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Yield: 1 cup

Aïoli was born of olive oil, garlic, and lemon juice, the classic ingredients of the Provence and Languedoc regions of southern France. It evokes the sunny climes of these areas, where it is most often served with a big platter of blanched, seasonal vegetables garnished for a very special occasion with salt cod. Despite what you may have heard, aïoli is actually simple to make, whether by hand, or in a food processor or blender.


  • 2 to 3 small cloves garlic, green germ removed
  • Sea salt
  • 2 large egg yolks
  • 1 tsp. Dijon mustard
  • 1/2 cup neutral oil, such as safflower or corn
  • 1 to 2 tsp. fresh lemon juice
  • 1/2 cup good-quality filtered extra-virgin olive oil (Lucini is a good supermarket option)

Nutritional Information

  • Nutritional Sample Size 1 Tbs.
  • Calories (kcal) : 130
  • Fat Calories (kcal): 120
  • Fat (g): 14
  • Saturated Fat (g): 1.5
  • Polyunsaturated Fat (g): 6
  • Monounsaturated Fat (g): 6
  • Cholesterol (mg): 25
  • Sodium (mg): 45
  • Carbohydrates (g): 0
  • Fiber (g): 0
  • Sugar (g): 0
  • Protein (g): 0


  • In a mortar and pestle, make a paste of the garlic and 1/4 tsp. salt by pounding the cloves firmly with the salt. They’ll try to jump out of the mortar—don’t be concerned, because you’ll dominate and turn them into a paste. If you don’t have a mortar, then either finely mince the garlic with salt on a cutting board, or purée it in a small food processor or blender. You want a paste or a very fine mince.
  • Stir or whisk the egg yolks and mustard into the garlic-salt paste. Then, add the neutral oil very slowly in a fine stream (ideally, in a plastic squeeze bottle) until the mixture becomes thick, whisking or stirring vigorously as you add the oil. A food processor or blender makes this easy to do, but you still need to add the oil very slowly. When the sauce gets very thick, stir in the lemon juice, then continue to add any remaining neutral oil, and then the olive oil. If you find that the aïoli becomes thicker than you like, add warm water 1 tsp. at a time until you reach the desired consistency. Season to taste with more lemon juice and salt.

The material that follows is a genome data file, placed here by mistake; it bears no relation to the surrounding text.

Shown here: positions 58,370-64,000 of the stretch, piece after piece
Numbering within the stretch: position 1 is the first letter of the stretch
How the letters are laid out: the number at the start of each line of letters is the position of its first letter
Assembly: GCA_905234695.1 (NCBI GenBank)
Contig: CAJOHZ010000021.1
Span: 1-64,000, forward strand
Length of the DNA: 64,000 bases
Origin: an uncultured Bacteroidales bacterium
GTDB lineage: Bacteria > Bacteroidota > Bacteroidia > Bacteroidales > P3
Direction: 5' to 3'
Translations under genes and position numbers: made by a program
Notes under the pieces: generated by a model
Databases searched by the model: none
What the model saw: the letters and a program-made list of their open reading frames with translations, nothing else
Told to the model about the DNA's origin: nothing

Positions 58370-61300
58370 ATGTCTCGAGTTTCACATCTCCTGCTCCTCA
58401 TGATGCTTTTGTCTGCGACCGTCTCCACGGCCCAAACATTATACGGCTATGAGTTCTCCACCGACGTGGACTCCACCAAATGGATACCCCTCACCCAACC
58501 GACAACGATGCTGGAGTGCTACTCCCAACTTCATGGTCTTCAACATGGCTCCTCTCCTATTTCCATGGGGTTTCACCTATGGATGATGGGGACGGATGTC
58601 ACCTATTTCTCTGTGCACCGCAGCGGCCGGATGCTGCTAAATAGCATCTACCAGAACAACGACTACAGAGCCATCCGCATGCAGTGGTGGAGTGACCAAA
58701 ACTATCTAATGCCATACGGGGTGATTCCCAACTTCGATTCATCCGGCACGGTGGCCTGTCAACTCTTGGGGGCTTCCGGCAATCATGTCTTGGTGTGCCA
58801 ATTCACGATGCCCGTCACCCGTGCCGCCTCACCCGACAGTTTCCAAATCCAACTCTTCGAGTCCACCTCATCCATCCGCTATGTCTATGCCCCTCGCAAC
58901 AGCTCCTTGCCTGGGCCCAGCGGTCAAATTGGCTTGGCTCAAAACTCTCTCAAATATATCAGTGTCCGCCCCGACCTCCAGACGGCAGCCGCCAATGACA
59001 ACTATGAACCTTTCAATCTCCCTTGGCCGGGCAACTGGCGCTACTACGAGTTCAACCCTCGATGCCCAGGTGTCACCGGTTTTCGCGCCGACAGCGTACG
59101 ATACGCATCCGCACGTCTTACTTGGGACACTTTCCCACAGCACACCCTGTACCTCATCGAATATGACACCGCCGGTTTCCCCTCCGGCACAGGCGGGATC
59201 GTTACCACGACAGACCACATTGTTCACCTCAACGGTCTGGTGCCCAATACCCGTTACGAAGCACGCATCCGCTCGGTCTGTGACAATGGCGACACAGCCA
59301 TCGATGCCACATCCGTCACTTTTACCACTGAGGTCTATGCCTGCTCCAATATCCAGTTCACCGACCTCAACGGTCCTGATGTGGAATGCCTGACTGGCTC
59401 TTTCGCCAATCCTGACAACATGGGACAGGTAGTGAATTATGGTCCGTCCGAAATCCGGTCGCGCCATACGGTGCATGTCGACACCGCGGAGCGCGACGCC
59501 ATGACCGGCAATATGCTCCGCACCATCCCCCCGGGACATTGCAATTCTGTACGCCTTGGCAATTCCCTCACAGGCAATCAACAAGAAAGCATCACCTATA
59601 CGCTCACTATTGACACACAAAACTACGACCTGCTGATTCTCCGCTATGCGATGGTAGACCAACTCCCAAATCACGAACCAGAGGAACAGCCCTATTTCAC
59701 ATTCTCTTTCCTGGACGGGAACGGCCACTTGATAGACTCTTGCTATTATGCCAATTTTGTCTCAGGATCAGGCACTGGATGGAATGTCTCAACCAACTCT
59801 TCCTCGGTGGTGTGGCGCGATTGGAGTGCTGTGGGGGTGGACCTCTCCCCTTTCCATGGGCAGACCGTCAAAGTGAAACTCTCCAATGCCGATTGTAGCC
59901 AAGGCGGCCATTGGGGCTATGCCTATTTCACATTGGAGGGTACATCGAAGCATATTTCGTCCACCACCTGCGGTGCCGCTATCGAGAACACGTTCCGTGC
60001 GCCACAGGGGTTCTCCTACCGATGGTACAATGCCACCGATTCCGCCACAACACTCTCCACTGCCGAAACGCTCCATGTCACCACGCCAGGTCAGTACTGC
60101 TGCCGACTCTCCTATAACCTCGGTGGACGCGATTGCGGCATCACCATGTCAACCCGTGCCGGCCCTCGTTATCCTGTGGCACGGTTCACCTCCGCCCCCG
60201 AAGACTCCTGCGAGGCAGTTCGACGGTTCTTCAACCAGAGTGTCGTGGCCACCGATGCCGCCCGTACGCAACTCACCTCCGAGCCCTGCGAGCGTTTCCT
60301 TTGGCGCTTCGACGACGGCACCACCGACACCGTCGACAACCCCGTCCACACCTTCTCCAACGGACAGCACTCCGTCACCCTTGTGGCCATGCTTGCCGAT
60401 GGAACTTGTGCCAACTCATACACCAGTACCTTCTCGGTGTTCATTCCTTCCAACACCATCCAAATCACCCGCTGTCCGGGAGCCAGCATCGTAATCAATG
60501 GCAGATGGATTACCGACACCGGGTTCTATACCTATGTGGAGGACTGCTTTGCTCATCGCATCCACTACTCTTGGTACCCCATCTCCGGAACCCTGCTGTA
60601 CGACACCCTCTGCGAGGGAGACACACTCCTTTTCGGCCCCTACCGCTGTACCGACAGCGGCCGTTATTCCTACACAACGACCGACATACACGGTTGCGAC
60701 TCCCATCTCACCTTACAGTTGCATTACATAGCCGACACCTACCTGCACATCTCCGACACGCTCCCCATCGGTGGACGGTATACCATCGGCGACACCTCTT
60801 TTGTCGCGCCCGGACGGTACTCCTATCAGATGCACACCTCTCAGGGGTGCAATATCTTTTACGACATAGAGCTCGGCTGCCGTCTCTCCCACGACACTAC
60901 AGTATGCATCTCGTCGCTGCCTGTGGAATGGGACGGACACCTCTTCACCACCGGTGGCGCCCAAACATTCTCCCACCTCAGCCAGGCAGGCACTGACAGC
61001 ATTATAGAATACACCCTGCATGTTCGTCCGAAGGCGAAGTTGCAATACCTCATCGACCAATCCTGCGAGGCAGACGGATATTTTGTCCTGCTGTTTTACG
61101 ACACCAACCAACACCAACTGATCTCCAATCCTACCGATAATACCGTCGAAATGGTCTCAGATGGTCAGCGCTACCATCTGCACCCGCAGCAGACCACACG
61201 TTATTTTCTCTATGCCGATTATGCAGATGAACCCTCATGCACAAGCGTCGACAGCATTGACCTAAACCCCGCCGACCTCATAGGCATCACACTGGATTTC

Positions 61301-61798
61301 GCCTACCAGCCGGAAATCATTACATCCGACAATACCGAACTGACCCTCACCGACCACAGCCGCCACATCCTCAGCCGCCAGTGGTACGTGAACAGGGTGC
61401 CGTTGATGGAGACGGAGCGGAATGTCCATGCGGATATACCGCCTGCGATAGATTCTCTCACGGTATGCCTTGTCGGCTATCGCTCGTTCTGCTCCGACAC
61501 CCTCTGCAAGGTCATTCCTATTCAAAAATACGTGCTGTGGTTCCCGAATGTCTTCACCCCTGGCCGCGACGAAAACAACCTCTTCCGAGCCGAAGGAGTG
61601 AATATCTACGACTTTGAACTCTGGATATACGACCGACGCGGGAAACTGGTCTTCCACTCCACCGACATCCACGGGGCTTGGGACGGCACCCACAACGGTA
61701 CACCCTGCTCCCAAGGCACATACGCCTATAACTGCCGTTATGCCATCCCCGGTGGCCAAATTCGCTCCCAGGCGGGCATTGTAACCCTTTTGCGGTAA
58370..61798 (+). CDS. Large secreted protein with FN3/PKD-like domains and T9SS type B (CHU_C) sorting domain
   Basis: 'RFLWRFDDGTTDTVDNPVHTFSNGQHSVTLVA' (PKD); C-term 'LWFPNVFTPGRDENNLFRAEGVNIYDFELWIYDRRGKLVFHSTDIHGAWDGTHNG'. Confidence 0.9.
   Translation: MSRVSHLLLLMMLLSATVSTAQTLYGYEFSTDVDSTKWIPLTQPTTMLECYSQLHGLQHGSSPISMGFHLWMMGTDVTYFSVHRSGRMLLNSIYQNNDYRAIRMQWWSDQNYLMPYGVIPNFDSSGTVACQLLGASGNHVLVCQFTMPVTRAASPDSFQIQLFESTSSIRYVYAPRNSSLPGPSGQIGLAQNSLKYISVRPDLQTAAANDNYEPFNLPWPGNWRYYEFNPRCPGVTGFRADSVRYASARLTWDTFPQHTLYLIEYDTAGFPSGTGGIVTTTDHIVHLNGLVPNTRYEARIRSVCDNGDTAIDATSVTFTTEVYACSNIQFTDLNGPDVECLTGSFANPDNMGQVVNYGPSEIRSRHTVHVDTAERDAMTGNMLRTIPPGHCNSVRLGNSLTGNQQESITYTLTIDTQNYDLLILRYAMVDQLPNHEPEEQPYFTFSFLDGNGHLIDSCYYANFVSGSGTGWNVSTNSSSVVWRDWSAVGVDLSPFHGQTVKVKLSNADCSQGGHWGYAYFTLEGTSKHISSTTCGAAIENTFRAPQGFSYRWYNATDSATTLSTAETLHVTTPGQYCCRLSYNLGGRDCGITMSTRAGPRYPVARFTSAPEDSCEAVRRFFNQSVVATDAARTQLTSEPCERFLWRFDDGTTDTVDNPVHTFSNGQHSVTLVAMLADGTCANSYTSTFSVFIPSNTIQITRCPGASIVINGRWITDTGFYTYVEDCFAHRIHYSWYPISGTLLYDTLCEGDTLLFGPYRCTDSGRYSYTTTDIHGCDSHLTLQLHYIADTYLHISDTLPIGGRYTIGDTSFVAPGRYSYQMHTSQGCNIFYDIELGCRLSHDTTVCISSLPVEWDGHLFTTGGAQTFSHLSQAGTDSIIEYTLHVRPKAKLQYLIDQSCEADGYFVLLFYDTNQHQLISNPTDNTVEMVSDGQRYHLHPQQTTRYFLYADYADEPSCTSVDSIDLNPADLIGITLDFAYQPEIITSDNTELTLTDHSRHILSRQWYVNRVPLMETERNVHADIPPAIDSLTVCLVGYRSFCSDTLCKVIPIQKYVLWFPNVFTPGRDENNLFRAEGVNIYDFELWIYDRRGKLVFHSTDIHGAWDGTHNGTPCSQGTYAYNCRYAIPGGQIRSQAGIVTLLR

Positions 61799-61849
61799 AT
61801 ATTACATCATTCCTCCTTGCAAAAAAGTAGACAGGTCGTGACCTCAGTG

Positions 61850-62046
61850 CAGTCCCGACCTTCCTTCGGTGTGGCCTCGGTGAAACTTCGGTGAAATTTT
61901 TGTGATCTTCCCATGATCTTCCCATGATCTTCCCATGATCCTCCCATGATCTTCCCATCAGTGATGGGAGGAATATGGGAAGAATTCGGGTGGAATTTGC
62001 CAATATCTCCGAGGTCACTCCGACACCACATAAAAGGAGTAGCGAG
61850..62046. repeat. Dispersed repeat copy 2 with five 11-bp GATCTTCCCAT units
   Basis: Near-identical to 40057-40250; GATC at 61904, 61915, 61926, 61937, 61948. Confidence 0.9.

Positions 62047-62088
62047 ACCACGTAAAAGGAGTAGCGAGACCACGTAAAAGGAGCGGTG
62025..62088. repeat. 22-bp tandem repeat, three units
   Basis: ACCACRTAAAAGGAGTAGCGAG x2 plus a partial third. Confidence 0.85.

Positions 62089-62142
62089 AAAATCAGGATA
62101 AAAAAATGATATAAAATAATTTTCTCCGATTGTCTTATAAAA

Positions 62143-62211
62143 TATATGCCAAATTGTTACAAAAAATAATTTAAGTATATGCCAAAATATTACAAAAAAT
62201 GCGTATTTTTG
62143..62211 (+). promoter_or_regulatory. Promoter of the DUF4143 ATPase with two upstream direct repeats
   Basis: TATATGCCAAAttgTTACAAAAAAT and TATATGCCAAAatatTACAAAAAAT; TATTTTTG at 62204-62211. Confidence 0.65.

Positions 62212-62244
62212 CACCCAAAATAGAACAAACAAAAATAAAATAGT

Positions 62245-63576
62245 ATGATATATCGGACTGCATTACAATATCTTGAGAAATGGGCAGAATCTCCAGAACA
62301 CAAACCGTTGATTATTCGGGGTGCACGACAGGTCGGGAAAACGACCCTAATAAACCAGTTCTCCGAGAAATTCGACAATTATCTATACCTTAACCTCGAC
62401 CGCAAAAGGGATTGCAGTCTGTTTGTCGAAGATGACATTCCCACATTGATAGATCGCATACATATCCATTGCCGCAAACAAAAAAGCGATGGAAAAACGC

• Aïoli is best served within 24 hours of being made, but it will keep for up to one week in an airtight container in the refrigerator.


  • Caper Aïoli: With a silicone spatula, stir 2 Tbs. minced capers into 1/2 cup aïoli.
  • Lemon Aïoli: With a silicone spatula, stir 1 tsp. finely grated lemon zest into 1/2 cup aïoli. Let the mixture sit for 30 minutes before serving so the flavors can meld.
  • Basil Aïoli: With a silicone spatula, stir 1/2 cup fresh basil leaves, minced, into 1/2 cup aïoli.
  • Tangy Aïoli: With a silicone spatula, stir 3 cornichons, diced, into 1/2 cup aïoli.


Rate or Review

Reviews (1 review)

  • sweedld | 07/02/2021

    There is nothing classic about this recipe because a classic Aoli is made without eggs!. As is clearly stated in the recipe introduction, Aoli is nothing more than a great quality olive oil, garlic paste, salt and lemon juice. Adding eggs may make it very easy to make but the taste and texture are now all wrong. One trick for an Aoli that refuses to bind is to add a small piece of cooked potato to the mortar with the garlic and pound both to a fine paste before adding the oil teasppon by teaspoon at first unil the emulsion has taken. Add more potato and you are on the way to making the Greek Skordalia sauce.

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